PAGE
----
http://www.theportugalnews.com/news/riot-police-fire-rubber-bullets-in-albufeira/42374

Vin Diesel.

Is this Vin Diesel? He was in the hotel pool area trying to troubleshoot a malfunctioning umbrella. The Fast and the Furious: Brolly Bantz (2017).

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A truly silly little trip this was. Next time I’m wearing a bodycam to piece together a more coherent picture.

 

 

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Locke (2013) – one man *in* his car.

Locke (2013) is a high concept movie without the Bayhem explosions, like Phone Booth (2002) in its situational drama but set in our everyday more altogether maudlin and depressing British existence ….

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One man, one car, one mobile phone with hands-free kit, one 90-minute journey. Seldom do we see a ‘travel’ movie in which the visual exterior landscape is totally irrelevant to the protagonist’s crumbling world. It’s a film as much about sound as the image. And it makes a concrete pour seem quite the arresting topic. A must see.

 

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Whicker’s War.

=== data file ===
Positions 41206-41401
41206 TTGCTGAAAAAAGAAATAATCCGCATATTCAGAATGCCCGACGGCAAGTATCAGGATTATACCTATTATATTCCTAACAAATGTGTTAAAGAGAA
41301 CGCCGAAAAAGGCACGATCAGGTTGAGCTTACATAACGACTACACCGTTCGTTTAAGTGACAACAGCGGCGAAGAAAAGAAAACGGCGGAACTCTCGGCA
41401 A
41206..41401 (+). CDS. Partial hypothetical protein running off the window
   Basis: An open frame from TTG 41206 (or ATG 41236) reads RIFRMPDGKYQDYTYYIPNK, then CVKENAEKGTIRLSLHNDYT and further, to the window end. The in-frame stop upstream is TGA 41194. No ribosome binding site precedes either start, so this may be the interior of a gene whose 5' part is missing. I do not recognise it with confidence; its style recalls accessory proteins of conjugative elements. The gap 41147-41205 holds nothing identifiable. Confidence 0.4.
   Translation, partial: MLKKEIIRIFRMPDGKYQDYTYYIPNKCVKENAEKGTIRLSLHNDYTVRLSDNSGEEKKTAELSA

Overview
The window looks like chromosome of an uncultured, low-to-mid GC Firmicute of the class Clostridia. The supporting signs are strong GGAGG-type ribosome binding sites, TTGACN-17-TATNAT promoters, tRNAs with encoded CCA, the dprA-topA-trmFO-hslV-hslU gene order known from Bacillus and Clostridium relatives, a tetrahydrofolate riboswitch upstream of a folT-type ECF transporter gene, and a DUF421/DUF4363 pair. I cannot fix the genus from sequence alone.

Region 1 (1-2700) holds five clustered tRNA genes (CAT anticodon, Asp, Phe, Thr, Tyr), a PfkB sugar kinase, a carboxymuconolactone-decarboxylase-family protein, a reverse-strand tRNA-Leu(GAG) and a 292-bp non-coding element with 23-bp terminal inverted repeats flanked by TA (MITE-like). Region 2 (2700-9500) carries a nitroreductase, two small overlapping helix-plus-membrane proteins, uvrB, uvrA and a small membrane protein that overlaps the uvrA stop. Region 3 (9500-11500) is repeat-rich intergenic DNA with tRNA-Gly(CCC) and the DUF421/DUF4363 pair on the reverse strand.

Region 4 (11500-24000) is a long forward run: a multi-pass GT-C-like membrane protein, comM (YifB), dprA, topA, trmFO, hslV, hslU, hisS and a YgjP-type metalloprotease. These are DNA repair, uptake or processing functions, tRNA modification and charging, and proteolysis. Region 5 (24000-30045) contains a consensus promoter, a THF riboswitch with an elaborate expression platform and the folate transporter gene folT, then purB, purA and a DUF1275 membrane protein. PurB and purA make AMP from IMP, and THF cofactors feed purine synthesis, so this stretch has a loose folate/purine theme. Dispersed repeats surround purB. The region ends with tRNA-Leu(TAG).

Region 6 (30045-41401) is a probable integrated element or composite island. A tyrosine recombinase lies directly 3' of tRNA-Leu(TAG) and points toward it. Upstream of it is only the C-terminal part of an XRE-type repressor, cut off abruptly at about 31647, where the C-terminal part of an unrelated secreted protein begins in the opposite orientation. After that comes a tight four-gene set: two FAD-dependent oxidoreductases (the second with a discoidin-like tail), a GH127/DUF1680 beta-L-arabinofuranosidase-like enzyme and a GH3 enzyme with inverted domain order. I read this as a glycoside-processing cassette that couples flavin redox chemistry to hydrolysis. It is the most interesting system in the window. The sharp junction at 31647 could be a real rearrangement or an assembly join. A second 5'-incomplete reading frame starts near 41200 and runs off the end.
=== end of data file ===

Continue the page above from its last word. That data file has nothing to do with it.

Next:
Alan Whicker, that mustachioed gentleman traveller, the original dapper vagabond. It was in the last great daring crusade that he honed his craft as the director of cameramen of the Army Film and Photo Unit (AFPU), or the “Army Film and Punishment Unit”. This two-part documentary is cracking. We seldom get the filmmakers as subject matter, the images of war taken for granted (our YouTube pleasures). Their sole purpose was to document. It’s our record of that struggle, the spearhead evidence offered to new generations. Their weapons were film reel.

Whicker talks of the danger of seeking that ‘perfect shot’. You may get it, but that entails being up close. And then you’re dead. Only Oliver Stone’s Salvador (1986) comes to mind here, *the* photojournalism masterwork.

N.B. More than half of Whicker’s team were killed or wounded.

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Under the Skin (2013) – unexpected chuckles.

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A truly mesmerising and disturbing picture, Under the Skin (2013) is film as art, an elusive, visually stunning meditation on identity and immigration. It’s also one of the few films set in Scotland that doesn’t wallow in hooligans or smack. There is one scene in it, though, that made me piss myself. Scarlett Johansson’s alien character meets a bloke in the Highlands. He cooks her a microwaved ready meal, a.k.a. a TV dinner. Scarlett Johansson – a READY MEAL.

That’s how the charming Scots treat their women. Romeos.